Wednesday, 29 February 2012

World Bank Redux

Look on my works, ye mighty, and despair!

Tasked with eliminating global poverty and hunger, The International Bank of Reconstruction and Development aptly renamed The World Bank (WB), has fallen considerably short of carrying out its set of goals.

The WB was always a stillborn child of the five International Institutions set up by US policymakers at the close of WWII. Nicholas Crafts of Warwick University recently wrote lengthily on the success of the Marshall Plan; getting war ravaged European nations on their feet in the Bretton Woods Period with wunderous results. The World Bank had a minor role to play in initiating and carrying out the purview of the plan.

Without the effective management of the then former US defence secretary, Robert McNamara (1968-81), the WB would have been unforgivably absent in world affairs. Mr McNamara transformed it onto a slim fast diet of rural development and small scale investment projects.

Nevertheless over its 60 year history it is unfortunate that the WB has not received a comparable backing as that given to its sister institution, the International Monetary Fund (IMF). Its conditionality programs have either been too weak or monitored and enforced with lethargic lacklustre by a horde of soft-at-heart jetsetting PhDs. In many instances, the institutions of its recipients have had a legacy characterised by perverse incentives and insufficient accountability.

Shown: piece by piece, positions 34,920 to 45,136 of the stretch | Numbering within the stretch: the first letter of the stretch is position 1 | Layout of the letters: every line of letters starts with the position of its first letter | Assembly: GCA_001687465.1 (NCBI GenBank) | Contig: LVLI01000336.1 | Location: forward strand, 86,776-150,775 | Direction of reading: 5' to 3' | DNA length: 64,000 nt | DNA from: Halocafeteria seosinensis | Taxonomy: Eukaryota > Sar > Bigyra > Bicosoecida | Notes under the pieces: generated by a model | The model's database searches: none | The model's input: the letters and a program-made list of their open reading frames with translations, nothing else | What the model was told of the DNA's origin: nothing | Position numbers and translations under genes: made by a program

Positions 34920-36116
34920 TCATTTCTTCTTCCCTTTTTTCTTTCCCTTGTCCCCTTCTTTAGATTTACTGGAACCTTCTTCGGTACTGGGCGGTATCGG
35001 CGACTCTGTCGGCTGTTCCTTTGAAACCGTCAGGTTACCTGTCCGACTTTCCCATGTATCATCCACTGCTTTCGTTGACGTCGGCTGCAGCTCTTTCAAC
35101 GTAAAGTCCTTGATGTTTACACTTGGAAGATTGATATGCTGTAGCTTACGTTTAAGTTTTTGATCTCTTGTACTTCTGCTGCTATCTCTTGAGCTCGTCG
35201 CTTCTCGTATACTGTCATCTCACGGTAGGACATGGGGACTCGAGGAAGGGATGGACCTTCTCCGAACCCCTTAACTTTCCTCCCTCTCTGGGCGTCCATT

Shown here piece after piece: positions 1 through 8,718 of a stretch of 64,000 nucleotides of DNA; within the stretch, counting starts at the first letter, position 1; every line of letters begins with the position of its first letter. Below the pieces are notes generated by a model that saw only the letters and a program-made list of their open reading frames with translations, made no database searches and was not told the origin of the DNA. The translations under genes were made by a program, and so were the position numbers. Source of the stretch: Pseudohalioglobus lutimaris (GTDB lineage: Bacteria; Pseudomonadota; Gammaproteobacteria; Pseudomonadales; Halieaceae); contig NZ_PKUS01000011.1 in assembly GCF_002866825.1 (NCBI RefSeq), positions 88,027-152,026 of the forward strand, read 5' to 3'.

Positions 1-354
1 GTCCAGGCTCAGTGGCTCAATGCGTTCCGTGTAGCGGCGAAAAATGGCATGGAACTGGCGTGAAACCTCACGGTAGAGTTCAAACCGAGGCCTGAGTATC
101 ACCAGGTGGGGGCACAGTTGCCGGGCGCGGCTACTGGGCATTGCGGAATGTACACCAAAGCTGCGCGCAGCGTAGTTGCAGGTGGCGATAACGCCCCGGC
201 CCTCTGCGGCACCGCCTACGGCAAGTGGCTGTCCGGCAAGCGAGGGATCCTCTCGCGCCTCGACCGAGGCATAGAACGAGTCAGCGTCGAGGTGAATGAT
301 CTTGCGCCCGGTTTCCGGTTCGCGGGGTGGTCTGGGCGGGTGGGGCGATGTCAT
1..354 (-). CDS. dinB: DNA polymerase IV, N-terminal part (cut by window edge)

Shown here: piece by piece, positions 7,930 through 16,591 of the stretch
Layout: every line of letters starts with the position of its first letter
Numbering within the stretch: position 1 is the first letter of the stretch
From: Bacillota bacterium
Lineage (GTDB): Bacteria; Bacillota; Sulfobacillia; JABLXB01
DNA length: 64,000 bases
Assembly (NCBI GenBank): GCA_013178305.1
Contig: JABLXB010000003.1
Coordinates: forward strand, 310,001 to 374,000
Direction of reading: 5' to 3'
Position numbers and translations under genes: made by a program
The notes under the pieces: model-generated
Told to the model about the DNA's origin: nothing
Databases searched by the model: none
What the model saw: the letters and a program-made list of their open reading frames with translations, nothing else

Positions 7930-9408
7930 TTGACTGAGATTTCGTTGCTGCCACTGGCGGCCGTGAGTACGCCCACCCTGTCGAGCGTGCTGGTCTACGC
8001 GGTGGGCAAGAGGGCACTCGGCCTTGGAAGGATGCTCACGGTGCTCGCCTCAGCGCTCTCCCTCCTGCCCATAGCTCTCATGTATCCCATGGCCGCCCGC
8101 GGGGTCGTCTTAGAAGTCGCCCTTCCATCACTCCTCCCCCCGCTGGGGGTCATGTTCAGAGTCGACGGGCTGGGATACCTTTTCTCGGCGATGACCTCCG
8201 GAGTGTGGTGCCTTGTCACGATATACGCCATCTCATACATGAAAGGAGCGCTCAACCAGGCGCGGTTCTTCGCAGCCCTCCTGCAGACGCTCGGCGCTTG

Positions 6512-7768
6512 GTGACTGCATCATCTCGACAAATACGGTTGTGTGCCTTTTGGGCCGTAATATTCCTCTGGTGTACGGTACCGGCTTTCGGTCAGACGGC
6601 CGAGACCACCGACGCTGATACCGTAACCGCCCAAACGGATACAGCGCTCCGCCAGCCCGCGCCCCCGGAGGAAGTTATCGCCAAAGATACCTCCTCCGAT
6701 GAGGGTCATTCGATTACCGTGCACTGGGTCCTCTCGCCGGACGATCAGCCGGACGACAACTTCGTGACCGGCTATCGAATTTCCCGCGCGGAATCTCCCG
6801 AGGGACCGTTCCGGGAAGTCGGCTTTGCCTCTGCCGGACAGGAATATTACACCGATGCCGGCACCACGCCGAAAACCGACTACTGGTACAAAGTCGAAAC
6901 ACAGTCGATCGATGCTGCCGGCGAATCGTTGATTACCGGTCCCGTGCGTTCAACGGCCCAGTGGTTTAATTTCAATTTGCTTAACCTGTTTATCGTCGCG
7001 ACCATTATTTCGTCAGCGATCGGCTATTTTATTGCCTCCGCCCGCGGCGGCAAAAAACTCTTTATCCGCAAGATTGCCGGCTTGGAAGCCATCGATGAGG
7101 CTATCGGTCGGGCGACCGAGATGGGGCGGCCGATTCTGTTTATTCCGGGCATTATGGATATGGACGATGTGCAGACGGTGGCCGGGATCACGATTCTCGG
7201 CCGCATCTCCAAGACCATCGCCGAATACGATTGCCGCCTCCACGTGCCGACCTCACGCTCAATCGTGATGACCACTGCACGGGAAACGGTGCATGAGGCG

The erratic zeitgeist that comes with aid, no better seen than in 2005 just prior to the G8 Gleneagles Summit when Make Poverty History white wristbands were the then latest fads, has led to cyclical changes in the policies and institutions of the recipient countries. A government like that of Burkino Faso's, decides its government expenditure on consumption, such as salaries, in its fiscal year before any outlays for investment in schools or health clinics are made would live in constant fear of 'Aid Rebuke'. Aid unpredictability has laid to waste many an aid financed government investment project in Sub Saharan Africa (The Economist 2008).

It is suffice to say that aid does not lend the long term enforceability and time consistent solution towards eliminating world poverty. Despite the vagaries of Private Capital Markets; Capital offers a second-best, fungible and better alternative; albeit creating a race to 'the survival of the fittest' but eliminating inefficient forms of governance in the long term, in an ad hoc Arab Spring like Vox Populi.

WB's role as a development bank should be subsumed by the IMF, or better yet the myriad of regional Development Banks. Their is one silver lining though: if the new chief, replacing the ever effable Robert Zoellick, is one from the emerging economies wolfed by a McNamara sense of 'Enlightened Rationalism', it would lend the WB a new boost of credibility and enforceability that has been persistently the root of the problem.